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By Devin D. O'Leary

OCTOBER 20, 1997:  People--and by that I mean "adults"--often forget the wisdom of youth. Before school, work and other societal responsibilities bred it out of us, each and every one of us was filled with a natural curiosity, an unjaundiced eye and an inventive mind. Kids, in their stumbling attempts to understand the world around them, often trip over clever and original viewpoints and ideas. All too often these fresh perspectives are dismissed as the follies of youth by so-called "mature" adults.

Take, for example, Definition, the new graphic novel by 16-year-old Ariel Schrag. In 90 compact pages, Schrag runs down nearly every joy, learning experience and neurosis facing American youth today; and she does so with such an honest and comfortable style, that it's impossible not to form some kind of sympathetic attachment to the young author. Schrag starts out by chronicling her everyday life, in 10th-grade Southern California. She confronts everything from her burgeoning sexuality to her anxiety over chemistry class. Schrag's title "Definition" comes from a slang term that she and her friends toss around with enthusiasm. It is used whenever something reaches its perfect, most categorical moment (like "definition: surprise" or "definition: annoyed"). It also refers to Schrag's search for certain definitions in her own life. The most prominent search for definition comes from Schrag's sexuality. She calls herself "straight" but is attracted to girls. Is she "gay?" She is attracted to girls but likes boys. Is she "bi?" In the first couple chapters of her graphic novel, Schrag succinctly and quite conclusively articulates the idea that such crude definitions are impossible when talking about something as complex as human sexuality. In the end, Schrag finds no easy answer to her own sexuality. She sidesteps any need to peg it down with a definition. While she can find definitions for "God" and "overwhelmed" and "perfection," Schrag realizes there is no simple definition for "me."

I'll be the first to admit that bookstore shelves are lousy with autobiographical comix these days. But there's something different about Definition. First of all, the author is still in high school herself. This isn't some twentysomething reminiscing about those bygone days of youth. This is an actual teenager baring her thoughts and emotions on the printed page as they leap from her hormone-addled brain. Schrag doesn't have the writing skill of a Peter Bagge or the artistic skill of a Dan Clowes, but she's got something those two do not. Schrag has got the immediacy of youth on her side, and she works it to its every advantage. Her struggling, confessional words and math-book doodle artwork may not seem like the stuff of masterpiece, but digging into Definition is like flipping through someone's unexpurgated diary. Like most youth who decide to put their thoughts down on paper, Schrag is an awkward, confused fringe-dweller. Prom queens and star quarterbacks rarely make for interesting study. In Definition, humor, tragedy, joy and frustration leap from every page with an often startling sincerity. The psychological insights Schrag reaches from this open-heartedness are zingers. When it comes to the aloof object of her sexual obsessions, for example, Schrag concludes: "While looking into her face could cause all sorts of complications and obstructions in my mind, it was also just like staring into a blank cement wall. All the uproar and thrill was always just my own creation. ... And as I thought about it, what it really came down to was being attracted to your own mind." I should be so lucky to find such moments of clarity in my own life.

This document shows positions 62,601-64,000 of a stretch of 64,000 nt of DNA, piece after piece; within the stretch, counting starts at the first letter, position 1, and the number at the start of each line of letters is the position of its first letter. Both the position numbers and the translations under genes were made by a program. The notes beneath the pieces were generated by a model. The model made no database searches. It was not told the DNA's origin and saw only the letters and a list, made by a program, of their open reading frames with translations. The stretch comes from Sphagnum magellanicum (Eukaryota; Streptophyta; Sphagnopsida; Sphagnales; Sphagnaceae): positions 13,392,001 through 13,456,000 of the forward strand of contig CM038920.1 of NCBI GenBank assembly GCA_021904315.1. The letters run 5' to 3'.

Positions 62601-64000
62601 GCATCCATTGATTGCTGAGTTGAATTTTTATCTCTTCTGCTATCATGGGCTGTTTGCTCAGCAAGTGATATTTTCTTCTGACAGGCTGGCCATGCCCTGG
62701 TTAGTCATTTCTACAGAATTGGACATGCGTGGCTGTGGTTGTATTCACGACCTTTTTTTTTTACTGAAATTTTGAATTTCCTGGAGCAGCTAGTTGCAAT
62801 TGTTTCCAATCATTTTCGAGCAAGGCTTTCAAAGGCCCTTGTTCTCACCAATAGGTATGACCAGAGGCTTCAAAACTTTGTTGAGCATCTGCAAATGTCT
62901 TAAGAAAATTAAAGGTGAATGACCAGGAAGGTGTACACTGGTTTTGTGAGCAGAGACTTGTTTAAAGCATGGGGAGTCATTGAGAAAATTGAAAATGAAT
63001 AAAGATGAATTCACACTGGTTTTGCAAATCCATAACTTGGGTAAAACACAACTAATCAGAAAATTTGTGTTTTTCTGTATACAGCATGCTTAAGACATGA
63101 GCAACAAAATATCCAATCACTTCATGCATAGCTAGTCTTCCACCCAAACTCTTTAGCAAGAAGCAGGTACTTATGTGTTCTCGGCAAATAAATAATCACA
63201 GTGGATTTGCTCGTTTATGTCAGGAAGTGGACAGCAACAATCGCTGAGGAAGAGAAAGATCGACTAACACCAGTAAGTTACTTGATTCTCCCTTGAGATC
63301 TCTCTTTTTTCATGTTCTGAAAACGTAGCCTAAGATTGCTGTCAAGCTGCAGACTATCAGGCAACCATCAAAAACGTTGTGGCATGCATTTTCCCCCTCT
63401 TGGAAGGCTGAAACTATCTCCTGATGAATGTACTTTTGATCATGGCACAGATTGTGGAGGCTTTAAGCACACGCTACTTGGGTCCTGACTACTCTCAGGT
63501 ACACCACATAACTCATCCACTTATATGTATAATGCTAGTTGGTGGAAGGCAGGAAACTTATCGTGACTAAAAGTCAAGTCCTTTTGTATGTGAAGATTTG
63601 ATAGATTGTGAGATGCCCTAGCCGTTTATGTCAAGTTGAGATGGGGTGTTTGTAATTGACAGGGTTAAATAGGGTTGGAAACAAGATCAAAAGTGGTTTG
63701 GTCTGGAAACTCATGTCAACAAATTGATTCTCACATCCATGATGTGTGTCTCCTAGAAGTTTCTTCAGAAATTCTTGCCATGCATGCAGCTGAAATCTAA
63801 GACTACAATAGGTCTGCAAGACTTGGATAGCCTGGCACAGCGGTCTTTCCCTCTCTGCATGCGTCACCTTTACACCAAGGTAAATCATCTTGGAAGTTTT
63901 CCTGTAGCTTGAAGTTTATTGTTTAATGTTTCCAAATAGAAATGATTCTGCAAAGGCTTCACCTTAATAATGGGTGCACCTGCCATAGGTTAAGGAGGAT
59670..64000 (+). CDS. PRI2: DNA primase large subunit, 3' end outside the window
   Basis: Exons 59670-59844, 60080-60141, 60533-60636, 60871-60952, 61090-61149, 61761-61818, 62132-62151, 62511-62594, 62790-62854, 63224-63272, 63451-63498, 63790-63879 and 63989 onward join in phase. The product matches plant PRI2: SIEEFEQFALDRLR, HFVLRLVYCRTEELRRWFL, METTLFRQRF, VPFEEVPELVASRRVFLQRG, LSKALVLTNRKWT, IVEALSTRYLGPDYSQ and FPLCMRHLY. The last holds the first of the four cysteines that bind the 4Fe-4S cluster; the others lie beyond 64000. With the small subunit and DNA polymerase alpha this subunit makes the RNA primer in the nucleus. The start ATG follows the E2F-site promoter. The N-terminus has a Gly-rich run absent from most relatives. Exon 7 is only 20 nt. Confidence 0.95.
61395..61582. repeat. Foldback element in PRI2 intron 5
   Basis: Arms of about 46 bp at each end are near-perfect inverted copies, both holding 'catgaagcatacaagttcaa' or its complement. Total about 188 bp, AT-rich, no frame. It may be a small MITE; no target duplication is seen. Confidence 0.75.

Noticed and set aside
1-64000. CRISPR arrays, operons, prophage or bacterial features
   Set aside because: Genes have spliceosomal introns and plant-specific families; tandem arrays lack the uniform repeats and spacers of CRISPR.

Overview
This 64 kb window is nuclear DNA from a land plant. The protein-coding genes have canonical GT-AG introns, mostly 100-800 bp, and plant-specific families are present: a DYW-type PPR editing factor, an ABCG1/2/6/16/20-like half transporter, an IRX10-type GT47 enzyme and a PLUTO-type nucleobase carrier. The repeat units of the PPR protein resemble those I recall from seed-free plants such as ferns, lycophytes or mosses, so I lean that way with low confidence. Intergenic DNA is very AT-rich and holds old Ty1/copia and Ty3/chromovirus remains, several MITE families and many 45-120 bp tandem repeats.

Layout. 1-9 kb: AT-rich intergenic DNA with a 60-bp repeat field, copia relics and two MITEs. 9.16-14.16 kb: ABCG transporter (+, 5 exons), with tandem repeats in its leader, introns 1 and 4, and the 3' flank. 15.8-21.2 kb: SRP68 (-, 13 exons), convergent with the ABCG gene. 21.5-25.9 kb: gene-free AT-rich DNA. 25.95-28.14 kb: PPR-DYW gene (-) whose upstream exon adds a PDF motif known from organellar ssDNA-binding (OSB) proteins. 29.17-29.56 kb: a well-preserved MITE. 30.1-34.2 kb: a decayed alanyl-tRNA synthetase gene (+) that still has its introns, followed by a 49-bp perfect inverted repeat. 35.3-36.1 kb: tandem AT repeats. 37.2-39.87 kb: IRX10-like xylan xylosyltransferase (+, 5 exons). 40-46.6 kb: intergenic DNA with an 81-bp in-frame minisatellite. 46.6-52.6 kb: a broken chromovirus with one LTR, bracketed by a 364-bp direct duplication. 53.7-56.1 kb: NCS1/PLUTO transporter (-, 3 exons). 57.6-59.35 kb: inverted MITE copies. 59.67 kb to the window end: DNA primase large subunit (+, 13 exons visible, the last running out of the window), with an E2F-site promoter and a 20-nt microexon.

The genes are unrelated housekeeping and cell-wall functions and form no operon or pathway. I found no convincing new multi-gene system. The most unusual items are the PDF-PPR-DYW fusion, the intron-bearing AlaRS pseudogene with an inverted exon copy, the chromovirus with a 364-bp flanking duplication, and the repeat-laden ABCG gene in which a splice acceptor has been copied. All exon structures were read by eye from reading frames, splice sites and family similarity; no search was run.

By exploring all the things in her world--drinking, dope, turning sixteen, rock concerts, friendship, love, sex, comic books, overwhelming homework--Schrag wanders into a growing narrative. What, at first, seems like a random collection of remembrances, eventually coalesces into a rather startling fable about friendship. At the conclusion, Schrag reaches a Zen-like moment of clarity at a No Doubt concert. In a single panel, Schrag ties her entire story up in a neat little bow by equating the commercial success of her favorite band with the evolving lives of those around her. Definition: brilliant. (Slave Labor Graphics, paper, $12.95)

--Devin D. O'Leary

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